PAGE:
Why Does Finland Love Tar-Flavoured Food?

Tar coating | © Janne / Flickr
Tar coating | © Janne / Flickr | https://www.flickr.com/photos/jannefoo/7275725708/in/photolist-CJ3Mp-c5VZLG-87PfhY-Kf1zKh-M11PbA-fCi91r
Photo of Jessica Wood
4 April 2018

Every nation has a few favourite national foods that seem bizarre or even disgusting to outsiders. The USA has saltwater taffy, Japan has green tea soft drinks, and Canada has jellied moose nose. But Finland, the same nation which loves salted liquorice, might be a contender for the strangest: food made from or flavoured with tar.

How can you eat tar?

Most people probably think of tar as the stuff used to make roads, or as an ingredient in cigarettes. Not many people realise that there are actually several different types of tar, all of which are produced using organic materials. While some of them are dangerous to ingest, others can be made safe to eat.

The edible tar that Finns use is called terva in Finnish and is made from tree sap extracted from burning wood, most commonly pine. It has been used for centuries to coat ships and as a medicine. An old Finnish proverb says, ‘If sauna, vodka, and tar won’t help, the disease is probably fatal’. Tar kilns dating back to the Stone Age have been found throughout Scandinavia.

Burning wood to extract tar | © Matkailuneuvonta / WikiCommons

While these uses have since died off, it is now used in Finland as a flavouring for alcohol, ice cream, sweets, chewing gum, lemonade, and meat. It even has non-edible uses, such as shampoo, cosmetics, soap, and air freshener.

Terva = Tar = Alquitrán = Quitrà. I had to try this before leaving Finland.

Why tar?

Even if tar can be edible, it still raises the question of why Finns still enjoy it over the thousands of other sweets available. It makes sense if you consider that it comes from the same source used to make maple syrup.

Stone tar pit | © DreferComm / WikiCommons

Finns claim to love the smoky flavour and the familiar smell they can’t find in other types of food or spices. Much like salted liquorice, most Finns consider tar to be a highly nostalgic taste they associate with the sweets they used to eat when they were children. Yet there might be another reason too: Finns just really love weird things and enjoy being different to other nations.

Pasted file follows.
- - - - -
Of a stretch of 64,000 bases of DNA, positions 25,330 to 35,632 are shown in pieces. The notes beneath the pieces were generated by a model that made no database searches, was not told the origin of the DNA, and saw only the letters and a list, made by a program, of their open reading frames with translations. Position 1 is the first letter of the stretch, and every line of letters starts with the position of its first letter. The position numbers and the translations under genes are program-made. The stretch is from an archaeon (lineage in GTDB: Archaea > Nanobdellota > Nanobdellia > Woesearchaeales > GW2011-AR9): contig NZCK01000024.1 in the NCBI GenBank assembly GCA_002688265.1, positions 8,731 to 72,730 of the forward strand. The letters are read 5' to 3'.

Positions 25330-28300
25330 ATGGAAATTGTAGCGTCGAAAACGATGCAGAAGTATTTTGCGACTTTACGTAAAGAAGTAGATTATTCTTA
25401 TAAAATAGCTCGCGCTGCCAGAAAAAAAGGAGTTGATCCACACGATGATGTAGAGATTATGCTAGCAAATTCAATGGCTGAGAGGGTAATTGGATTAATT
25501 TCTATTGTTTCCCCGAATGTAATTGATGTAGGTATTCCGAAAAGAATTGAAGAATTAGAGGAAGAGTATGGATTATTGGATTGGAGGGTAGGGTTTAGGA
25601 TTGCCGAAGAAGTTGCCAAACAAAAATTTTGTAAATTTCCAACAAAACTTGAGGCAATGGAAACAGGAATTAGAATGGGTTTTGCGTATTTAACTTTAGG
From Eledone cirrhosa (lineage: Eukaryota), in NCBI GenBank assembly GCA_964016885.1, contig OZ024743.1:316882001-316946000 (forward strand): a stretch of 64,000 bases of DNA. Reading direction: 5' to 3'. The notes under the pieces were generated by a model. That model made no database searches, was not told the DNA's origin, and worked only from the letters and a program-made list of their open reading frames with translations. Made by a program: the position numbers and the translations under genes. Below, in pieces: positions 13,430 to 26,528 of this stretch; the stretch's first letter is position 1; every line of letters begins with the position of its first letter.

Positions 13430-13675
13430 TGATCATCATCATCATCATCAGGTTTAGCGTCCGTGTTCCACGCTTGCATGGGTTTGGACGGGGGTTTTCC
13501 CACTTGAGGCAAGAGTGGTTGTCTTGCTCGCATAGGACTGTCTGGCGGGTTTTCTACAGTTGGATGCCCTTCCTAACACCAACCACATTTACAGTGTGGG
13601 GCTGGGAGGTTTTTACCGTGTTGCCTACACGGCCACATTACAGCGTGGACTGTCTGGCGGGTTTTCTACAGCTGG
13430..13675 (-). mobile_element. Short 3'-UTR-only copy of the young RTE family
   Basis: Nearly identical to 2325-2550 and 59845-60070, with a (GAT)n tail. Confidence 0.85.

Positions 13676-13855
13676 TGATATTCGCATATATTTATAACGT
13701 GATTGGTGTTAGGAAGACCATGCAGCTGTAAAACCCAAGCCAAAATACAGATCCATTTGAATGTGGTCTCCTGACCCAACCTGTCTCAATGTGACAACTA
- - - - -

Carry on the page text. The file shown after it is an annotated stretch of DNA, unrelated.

Tar-flavoured sweets | © Raimond Spekking / CC BY-SA 4.0 (via Wikimedia Commons)

Where to try tar-flavoured food

It is difficult to find tar-flavoured food in most places. In Finland and other parts of Scandinavia, however, foods labelled with terva are everywhere. You can easily find tar sweets in the supermarket or tar ice cream at kiosks.

Box of tar sweets | © Daniel78 / WikiCommons

Like most strange foods, tar is a highly acquired taste, and it is difficult to get into it unless you’ve been eating it since childhood – much like Marmite. Most people try tar once, find it disgusting, and vow never to eat it again.

If, however, you do want to try tar flavouring, or think you might enjoy it, it’s best to try a milder flavour and work your way up to something more intense. Tar ice cream is usually considered one of the best introductions to tar-eating, as it is much sweeter, with a taste like caramel or toffee. Many ice cream shops will allow you a sample-taste before you buy, so you can check if you’ll like it before you spend your money on it.

Finnish ice cream kiosk | © SeppVei / WikiCommons

Unless this initial taste puts you off tar forever, you can purchase Finnish pine tar online and use it as a flavouring, or to make your own soap and shampoo. Tasting strange foods is a memorable part of travelling, and a way to experience other cultures, and saying you have eaten tar is quite a story.

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